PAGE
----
Colleges are increasingly embedding counselors into non-counseling departments across campus to expand access to mental health resources, Jake New reports for Inside Higher Ed.
In April, two Skidmore College students launched a petition requesting that the school hire an additional counselor, create a 24-hour hotline for students with urgent—but not suicidal—mental health concerns, and keep a 24-hour on-the-spot crisis counselor on campus.
Responding to the petition, Skidmore said that it was already working to hire another counselor and provide a 24-hour hotline, but that it could not offer a round-the-clock crisis counselor on campus "because it simply is not affordable, nor is it part of a realistic mission for an institution of higher education."
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Institutions generally want to offer a greater range of services but cannot always afford to do so, says Victor Schwartz, medical director for the Jed Foundation, a nonprofit organization that works to prevent suicide among college students.
"Obviously universities don't exist to provide health and mental health care, but they do it because it's important," Schwartz says. "At the same time, clearly there are conflicting priorities, with people looking how best to spend the dollars that are there."
A growing number of colleges are using the resources they already have available to embed counselors in buildings across campus, including Northwestern University, Ohio State University, and the University of Michigan.
The University of Iowa (UI) announced last semester that it would hire eight new counselors to increase access to mental health services. But instead of working in the university's counseling center, some of the counselors are being embedded in other buildings on campus. One counselor has been embedded in UI's College of Dentistry for years, while another was hired last year to be embedded in the athletic department. UI also plans to embed a counselor in a residence hall on the east side of campus, opposite from the counseling center on the west side of campus.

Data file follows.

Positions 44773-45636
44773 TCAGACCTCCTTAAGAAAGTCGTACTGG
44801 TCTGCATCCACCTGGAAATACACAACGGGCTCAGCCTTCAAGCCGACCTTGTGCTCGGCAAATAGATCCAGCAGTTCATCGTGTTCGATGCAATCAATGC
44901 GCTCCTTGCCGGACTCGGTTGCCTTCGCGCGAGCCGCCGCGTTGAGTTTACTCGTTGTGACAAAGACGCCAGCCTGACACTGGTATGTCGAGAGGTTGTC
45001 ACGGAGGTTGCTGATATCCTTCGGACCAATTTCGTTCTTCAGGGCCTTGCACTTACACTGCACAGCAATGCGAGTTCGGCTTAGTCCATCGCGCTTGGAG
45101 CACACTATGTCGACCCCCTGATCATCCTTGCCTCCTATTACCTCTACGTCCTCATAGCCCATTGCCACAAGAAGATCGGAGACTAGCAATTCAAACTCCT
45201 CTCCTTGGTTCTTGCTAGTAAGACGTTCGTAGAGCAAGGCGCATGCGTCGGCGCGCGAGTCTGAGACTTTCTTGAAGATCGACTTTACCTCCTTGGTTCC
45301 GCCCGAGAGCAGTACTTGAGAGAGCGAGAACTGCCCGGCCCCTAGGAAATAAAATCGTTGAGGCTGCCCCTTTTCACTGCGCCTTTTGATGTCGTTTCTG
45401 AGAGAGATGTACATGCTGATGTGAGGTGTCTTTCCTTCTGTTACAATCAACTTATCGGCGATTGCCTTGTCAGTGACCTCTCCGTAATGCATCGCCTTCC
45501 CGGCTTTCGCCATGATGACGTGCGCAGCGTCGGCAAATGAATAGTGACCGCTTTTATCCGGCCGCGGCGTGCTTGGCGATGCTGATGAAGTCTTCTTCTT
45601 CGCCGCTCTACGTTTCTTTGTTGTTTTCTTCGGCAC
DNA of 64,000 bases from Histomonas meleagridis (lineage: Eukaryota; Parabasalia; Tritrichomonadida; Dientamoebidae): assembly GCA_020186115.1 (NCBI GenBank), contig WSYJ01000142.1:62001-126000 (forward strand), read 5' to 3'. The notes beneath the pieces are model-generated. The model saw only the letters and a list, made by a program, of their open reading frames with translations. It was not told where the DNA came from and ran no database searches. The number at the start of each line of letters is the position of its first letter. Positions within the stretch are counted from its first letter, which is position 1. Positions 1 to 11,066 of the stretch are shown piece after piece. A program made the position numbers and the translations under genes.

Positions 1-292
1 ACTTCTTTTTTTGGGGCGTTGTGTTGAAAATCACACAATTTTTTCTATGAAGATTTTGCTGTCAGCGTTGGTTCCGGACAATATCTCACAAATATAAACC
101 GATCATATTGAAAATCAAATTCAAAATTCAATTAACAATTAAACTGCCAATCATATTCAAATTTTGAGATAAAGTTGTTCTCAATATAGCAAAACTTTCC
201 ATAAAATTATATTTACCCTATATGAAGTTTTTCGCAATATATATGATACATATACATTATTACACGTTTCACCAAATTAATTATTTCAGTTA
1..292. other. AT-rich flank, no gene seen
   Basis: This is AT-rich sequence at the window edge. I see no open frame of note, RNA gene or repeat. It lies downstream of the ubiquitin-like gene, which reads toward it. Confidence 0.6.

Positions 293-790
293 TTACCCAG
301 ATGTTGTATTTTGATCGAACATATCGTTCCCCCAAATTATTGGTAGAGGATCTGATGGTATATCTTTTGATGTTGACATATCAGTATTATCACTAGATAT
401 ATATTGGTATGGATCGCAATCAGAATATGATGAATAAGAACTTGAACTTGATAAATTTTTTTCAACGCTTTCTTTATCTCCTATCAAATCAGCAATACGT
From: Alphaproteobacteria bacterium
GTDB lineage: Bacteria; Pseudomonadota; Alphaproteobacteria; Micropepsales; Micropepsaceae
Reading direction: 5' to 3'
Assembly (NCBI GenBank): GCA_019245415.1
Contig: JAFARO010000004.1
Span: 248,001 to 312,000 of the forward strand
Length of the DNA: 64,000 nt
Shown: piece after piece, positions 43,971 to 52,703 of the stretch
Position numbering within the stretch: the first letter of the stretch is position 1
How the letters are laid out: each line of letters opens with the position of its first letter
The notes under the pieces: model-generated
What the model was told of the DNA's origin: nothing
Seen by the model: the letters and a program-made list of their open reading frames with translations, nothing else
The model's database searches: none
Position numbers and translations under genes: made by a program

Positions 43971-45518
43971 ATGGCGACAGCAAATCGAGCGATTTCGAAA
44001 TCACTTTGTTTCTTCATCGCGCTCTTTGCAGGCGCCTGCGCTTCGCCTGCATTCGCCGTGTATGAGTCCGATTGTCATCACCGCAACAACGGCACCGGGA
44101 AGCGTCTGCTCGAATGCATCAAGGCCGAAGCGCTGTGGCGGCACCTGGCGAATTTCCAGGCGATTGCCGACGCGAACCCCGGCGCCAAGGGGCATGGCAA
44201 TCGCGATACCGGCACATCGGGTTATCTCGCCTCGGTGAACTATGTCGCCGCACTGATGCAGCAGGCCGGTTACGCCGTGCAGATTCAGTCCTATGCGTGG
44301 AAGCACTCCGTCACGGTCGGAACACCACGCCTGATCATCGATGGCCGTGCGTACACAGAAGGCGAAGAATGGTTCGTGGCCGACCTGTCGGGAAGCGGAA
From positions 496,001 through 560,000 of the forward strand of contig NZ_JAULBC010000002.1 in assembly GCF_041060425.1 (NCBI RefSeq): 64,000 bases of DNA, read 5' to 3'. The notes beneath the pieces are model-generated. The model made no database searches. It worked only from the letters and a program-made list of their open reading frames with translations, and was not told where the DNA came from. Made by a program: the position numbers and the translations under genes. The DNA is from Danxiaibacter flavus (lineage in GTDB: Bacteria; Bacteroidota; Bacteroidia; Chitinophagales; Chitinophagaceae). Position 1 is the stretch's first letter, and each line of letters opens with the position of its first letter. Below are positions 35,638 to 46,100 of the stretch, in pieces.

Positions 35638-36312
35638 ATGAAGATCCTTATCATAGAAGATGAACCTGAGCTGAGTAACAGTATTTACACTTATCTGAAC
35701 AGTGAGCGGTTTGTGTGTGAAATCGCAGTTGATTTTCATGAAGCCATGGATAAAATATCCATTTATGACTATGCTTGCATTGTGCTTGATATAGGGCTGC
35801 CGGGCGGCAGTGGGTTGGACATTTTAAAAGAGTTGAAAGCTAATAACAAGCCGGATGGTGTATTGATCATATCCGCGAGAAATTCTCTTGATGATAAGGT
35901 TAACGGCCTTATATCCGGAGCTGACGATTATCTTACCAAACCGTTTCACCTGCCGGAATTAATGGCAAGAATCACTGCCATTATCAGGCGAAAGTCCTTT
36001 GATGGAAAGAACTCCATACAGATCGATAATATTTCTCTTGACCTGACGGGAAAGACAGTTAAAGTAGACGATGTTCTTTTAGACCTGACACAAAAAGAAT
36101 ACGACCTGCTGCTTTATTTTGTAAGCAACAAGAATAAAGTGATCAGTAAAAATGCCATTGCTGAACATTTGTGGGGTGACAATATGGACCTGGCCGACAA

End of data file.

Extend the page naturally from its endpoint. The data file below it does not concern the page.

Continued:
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Embedded counseling helps the UI's counseling center save money, with departments that house embedded counselors often paying for their services, says counseling director Barry Schreier.
"Resources for mental health services are not bottomless, so this is a way for counseling centers, who have previously only drawn resources from student affairs, to draw on resources from other parts of campus," Schreier says. "If the athletic department or the College of Dentistry can provide the resources, we can provide the services" (New, Inside Higher Ed, 6/3).
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